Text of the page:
Rockets 2020 NBA Title Odds Shorten After Westbrook Trade
It’s safe to say the 2019 NBA offseason will never be topped in terms of chaos and drama. That much was true even before Thursday’s bombshell of a trade, with the Houston Rockets and Oklahoma City Thunder reportedly swapping Chris Paul for Russell Westbrook.
The Rockets will also send two first-round draft picks in the deal, and the Thunder can swap firsts with Houston in two additional years.
Oddsmakers immediately shortened the Rockets’ 2020 championship odds from +1000 to +800 in the wake of the news. They’re still well behind the Clippers (+280) and Lakers (+380) but moved ahead of the Sixers (+900) and Warriors (+1000) to give them the third-best odds in NBA Finals betting.
It’s yet another shakeup of the Western Conference for fans of NBA betting, who have seen the Clippers, Lakers and Jazz make major additions this offseason.
You can now add the Rockets to that list after acquiring the eight-time All-Star who averaged a triple-double last season for the third consecutive year.
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Paul still has plenty of career left in him after averaging 15.6 points and 8.2 assists in 58 games for the Rockets. But Westbrook is a clear upgrade at this point in their respective careers.
Westbrook is four years younger than Paul and has played 5,000 fewer minutes. Westbrook wasn’t all that inefficient last season but he’s still one of the game’s most lethal players after averaging 22.9 points, 11.1 rebounds and an NBA-best 10.1 assists last season.
He’s a high-level player and a change of scenery with real championship aspirations could give him a new outlook. He’ll also give the Rockets a different look from what Paul gave them the last two seasons.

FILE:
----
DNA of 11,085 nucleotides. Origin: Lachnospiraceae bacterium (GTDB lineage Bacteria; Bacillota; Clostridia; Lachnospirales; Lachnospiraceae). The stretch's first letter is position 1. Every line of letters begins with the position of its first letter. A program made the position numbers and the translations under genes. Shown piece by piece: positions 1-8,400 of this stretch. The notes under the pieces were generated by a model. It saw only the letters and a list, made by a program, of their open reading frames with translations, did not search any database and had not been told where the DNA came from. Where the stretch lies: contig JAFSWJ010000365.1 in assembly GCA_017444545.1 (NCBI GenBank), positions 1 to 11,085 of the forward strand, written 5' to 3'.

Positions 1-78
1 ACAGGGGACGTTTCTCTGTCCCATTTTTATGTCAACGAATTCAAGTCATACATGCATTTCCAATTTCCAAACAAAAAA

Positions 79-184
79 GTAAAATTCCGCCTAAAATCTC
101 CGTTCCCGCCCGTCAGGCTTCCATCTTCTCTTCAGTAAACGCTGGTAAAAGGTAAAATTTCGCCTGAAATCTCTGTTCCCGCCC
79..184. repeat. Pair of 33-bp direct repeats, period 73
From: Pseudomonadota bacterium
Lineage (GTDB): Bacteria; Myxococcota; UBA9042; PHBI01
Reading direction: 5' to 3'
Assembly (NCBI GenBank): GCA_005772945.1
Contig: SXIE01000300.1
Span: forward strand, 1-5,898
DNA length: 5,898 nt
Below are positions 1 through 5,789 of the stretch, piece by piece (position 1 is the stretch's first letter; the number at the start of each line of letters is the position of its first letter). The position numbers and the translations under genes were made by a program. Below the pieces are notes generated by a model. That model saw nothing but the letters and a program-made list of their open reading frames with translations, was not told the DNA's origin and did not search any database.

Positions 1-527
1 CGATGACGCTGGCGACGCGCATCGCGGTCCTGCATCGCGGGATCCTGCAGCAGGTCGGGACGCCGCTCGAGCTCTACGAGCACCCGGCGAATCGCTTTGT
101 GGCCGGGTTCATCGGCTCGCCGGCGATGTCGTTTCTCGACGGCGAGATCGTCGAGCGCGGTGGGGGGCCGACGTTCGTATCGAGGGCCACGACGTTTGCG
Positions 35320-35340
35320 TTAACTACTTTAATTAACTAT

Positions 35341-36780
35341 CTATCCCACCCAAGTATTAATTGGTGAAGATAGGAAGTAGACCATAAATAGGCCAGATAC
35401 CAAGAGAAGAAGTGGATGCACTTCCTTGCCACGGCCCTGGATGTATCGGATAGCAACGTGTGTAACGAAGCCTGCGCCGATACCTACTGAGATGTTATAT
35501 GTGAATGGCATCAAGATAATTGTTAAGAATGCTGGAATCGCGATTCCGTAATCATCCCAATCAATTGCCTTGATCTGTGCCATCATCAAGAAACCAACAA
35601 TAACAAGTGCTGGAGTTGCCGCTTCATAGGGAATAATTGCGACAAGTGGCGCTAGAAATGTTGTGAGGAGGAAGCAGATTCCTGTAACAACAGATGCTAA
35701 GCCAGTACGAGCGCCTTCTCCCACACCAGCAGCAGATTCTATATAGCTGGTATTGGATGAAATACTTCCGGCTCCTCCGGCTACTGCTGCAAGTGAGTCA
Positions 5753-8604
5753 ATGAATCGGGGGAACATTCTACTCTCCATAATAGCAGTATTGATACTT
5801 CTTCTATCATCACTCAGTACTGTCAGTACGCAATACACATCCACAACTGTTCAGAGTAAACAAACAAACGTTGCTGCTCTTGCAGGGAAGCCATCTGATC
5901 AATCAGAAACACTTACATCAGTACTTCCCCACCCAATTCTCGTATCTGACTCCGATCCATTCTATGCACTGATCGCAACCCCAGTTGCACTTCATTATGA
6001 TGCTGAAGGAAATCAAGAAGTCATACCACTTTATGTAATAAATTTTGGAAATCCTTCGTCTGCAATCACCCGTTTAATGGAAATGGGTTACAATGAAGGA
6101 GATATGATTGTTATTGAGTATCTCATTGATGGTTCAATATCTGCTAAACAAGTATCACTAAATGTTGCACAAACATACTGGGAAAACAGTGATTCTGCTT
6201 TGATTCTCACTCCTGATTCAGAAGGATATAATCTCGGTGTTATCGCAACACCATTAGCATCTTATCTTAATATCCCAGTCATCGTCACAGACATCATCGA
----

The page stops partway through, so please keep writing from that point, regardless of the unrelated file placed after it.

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How Will Westbrook Fit 3-Point-Happy Rockets?
It remains to be seen how Mike D’Antoni will make a Westbrook and James Harden combination work, which is likely why Houston’s championship odds didn’t take a major leap.
Those two players have had the ball in their respective team’s hands over the last five seasons more than any other player.
Over the last 5 seasons, Russell Westbrook and James Harden rank 1st and 2nd in usage rate. https://t.co/CXrerZiRYp— ESPN Stats & Info (@ESPNStatsInfo) July 12, 2019
Someone, likely Westbrook given Harden’s status as the face of the Rockets franchise, will need to take a backseat.
Westbrook doesn’t exactly play well as a second fiddle, though he did at times defer to Paul George last season in Oklahoma City.
The fact that Westbrook and Harden are good friends who played together in Oklahoma City for three seasons should help. Also, Harden reportedly was the “driving force” behind the trade happening, so it’s clear he’s happy with the blockbuster deal.
James Harden was a driving force in this deal, I’m told. Russell Westbrook and Harden decides they wanted to reunite and Rockets made it happen despite some questions about fit now that Harden is so ball dominant. Houston believes ceiling is higher with Russ than CP3.— Tim MacMahon (@espn_macmahon) July 12, 2019
The on-court fit may be a bigger puzzle piece to fill. The Rockets attempted and made more 3-pointers than any team in NBA history last season and have built their current roster around doing so.
Westbrook was one of the NBA’s worst 3-point shooters last season, making just 29% of his triples on 5.6 attempts per game.
In fact, Westbrook’s percentage from deep was the fourth worst of all-time for players who attempted five or more 3-pointers per game. It’s tough to see him improving his perimeter game in his 12th NBA season, but he may have to.
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About the Author
Mark Strotman is a veteran sports journalist who has covered the Chicago Bulls and the NBA for NBC Sports Chicago since 2012. His work has also appeared on ESPN.com, FoxSports.com, The Chicago Tribune, Yahoo Sports and NBC Sports. He covered the NBA Playoffs in 2013, 2014, 2015 and 2017 as well as Team USA Basketball in 2014 and 2016. He has also covered high school football and was nominated for a Midwest Emmy in 2016 for his work on a documentary featuring local Chicago product and NFL prospect Miles Boykin. Strotman graduated from Marquette University in 2012 and during his time there reported on the men’s basketball team, covering both the Big East Tournament and NCAA Tournament in 2011 and 2012.